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    ^^^ sorry on the corrections for older posts. Can't help there, I'm afraid. :) People whack their pictures sometimes.

    As far as Adobe Camera Raw (ACR) it launches automatically when you double click on a file with an NEF or other RAW file extension. If you're shooting Nikon, it's NEF. I have no idea what the other cameras shoot.

    On the RAW/JPEG mode, it's recording one image as RAW and one as JPEG. Two recordings of the same image. JPEG is a lossy compression format, which means the camera makes interpretations about what it thinks the image SHOULD look like, and then tosses any "extra" data that it doesn't think you need because you can't see it anyway. (such as, for example, detailed elements in a section of the picture that are too dark to see at the exposure level it has chosen) RAW retains all of this information.

    Generally speaking... I tell new people to shoot JPEG and JPEG only. If and when you reach a point or a situation where you realize that JPEG has failed you, then you start using RAW ... either all the time, or on a limited basis depending on situations. Your choice.

    The problem is, you are shooting night photography, and night photography is very tricky on so many levels... it's best to shoot RAW as it gives you much more leeway in your corrections and adjustments. Capabilities that are SEVERELY limited when shooting JPEGs. So my recommendation to you would be to shoot JPEGs 99.999999% of the time, and flip to RAW when working with night shots.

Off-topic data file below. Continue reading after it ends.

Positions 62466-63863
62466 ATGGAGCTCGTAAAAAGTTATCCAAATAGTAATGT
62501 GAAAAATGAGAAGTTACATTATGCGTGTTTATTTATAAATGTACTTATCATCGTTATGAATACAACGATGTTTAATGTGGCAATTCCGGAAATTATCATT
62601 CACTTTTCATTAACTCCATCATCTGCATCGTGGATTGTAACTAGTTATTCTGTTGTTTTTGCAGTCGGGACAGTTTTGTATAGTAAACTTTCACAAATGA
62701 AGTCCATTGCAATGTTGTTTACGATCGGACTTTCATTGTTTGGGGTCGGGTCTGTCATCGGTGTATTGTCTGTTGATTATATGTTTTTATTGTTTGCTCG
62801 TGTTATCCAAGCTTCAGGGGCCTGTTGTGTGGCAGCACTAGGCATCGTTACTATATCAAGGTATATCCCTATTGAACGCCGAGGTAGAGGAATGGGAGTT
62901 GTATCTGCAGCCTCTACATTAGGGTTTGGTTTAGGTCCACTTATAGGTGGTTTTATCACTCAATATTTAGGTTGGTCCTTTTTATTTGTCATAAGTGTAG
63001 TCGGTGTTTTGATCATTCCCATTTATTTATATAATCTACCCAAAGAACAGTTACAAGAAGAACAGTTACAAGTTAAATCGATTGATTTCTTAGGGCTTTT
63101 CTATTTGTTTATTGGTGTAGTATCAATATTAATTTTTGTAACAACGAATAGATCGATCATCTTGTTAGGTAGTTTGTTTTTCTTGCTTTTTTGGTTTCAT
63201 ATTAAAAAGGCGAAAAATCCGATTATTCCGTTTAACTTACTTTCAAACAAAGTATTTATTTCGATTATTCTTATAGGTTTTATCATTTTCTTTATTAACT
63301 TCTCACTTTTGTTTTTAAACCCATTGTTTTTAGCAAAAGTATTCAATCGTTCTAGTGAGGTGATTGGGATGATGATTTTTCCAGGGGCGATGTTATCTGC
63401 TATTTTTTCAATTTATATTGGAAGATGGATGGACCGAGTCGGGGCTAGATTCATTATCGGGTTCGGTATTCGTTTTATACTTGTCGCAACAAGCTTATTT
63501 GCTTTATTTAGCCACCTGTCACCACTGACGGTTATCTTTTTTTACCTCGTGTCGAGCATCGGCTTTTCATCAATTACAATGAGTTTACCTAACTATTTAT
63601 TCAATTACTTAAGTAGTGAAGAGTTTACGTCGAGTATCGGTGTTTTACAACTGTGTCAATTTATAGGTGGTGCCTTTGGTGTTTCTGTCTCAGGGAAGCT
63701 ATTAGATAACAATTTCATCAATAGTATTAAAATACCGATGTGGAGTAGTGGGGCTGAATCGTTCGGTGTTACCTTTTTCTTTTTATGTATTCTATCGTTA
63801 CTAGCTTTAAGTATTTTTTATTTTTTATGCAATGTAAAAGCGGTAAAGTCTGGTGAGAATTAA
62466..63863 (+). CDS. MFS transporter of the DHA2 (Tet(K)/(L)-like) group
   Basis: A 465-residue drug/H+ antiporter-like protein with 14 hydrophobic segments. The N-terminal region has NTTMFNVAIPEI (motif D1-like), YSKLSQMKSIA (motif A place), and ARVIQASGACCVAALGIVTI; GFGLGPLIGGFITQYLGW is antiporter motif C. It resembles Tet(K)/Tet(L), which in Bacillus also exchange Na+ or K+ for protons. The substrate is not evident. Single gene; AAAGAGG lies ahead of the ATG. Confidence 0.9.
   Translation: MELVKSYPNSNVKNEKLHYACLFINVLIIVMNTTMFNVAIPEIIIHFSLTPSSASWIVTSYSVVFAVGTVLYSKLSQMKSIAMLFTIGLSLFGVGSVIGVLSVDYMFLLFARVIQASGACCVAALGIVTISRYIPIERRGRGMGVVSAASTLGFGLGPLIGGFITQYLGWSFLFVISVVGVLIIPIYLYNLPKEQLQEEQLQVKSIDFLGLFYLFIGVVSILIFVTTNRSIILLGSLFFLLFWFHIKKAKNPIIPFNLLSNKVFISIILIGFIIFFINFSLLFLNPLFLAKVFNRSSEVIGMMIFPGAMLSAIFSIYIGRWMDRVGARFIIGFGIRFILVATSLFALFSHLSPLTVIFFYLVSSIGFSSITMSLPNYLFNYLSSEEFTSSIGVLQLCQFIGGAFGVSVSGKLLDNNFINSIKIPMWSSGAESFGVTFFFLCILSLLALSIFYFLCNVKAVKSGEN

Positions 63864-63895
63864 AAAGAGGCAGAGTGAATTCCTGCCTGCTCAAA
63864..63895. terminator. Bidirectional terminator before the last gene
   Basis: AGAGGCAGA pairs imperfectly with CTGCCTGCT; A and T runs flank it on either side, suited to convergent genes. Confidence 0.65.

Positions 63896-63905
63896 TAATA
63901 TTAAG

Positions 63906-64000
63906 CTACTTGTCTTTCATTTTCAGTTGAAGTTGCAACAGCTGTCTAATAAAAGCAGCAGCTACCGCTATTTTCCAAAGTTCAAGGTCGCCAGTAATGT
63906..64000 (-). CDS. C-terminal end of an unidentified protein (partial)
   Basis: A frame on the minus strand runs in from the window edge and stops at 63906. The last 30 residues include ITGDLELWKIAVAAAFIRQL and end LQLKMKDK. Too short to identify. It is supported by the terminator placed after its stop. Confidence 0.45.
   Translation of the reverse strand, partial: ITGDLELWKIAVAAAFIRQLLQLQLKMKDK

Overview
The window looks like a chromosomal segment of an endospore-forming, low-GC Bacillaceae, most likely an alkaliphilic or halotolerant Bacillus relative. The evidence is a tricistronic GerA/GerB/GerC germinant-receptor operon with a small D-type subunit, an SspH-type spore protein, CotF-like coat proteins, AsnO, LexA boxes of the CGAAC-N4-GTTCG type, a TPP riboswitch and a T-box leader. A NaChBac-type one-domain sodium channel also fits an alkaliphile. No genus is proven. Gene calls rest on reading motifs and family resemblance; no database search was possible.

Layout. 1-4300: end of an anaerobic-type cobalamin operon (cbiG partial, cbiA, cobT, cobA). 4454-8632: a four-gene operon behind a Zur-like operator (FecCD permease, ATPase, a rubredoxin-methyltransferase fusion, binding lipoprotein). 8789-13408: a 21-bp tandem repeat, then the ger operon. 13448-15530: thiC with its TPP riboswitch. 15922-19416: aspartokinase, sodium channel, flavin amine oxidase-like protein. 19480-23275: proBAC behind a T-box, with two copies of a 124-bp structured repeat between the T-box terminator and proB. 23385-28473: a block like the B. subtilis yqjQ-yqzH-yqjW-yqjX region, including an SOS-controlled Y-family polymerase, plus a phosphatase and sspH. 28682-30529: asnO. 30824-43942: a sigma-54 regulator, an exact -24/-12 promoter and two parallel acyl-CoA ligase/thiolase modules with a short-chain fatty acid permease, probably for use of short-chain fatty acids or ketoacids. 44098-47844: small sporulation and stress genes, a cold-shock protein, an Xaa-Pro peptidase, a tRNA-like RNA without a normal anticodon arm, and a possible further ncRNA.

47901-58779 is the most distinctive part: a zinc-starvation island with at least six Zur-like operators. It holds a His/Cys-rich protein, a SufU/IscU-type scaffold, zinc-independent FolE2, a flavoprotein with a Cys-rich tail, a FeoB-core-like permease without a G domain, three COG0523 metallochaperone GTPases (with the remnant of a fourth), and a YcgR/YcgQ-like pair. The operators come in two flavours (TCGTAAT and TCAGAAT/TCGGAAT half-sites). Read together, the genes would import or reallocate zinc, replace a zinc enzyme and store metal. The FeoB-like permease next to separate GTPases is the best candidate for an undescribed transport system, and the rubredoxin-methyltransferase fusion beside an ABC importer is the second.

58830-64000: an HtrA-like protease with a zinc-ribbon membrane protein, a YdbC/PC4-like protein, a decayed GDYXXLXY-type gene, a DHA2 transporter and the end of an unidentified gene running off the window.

Why not RAW all the time if it's better? Simple. It's very complicated and very annoying for new folks to get used to. When you're already struggling with just so many other things on the camera, layering figuring out how RAW works on top of it is HORRIFIC. Don't do it to yourself. (Not to mention the file sizes are huge... if you're shooting RAW/JPEG now you are getting a LOT fewer pictures than you would with just JPEG)

    On the color balance thing- for night photography, I recommend doing the color balance in post processing only. The camera tends to have a hell of a time with the mixed colors and gets it wrong, so you may as well tinker with it later at your computer. Particularly when it's 2 degrees out. :) I happen to do all of my shooting in RAW, so I never worry about color balance, but in a lot of other situations your camera might handle the light colors just fine. It varies. I find Nikons tend to have huge issues with incandescants for some reason.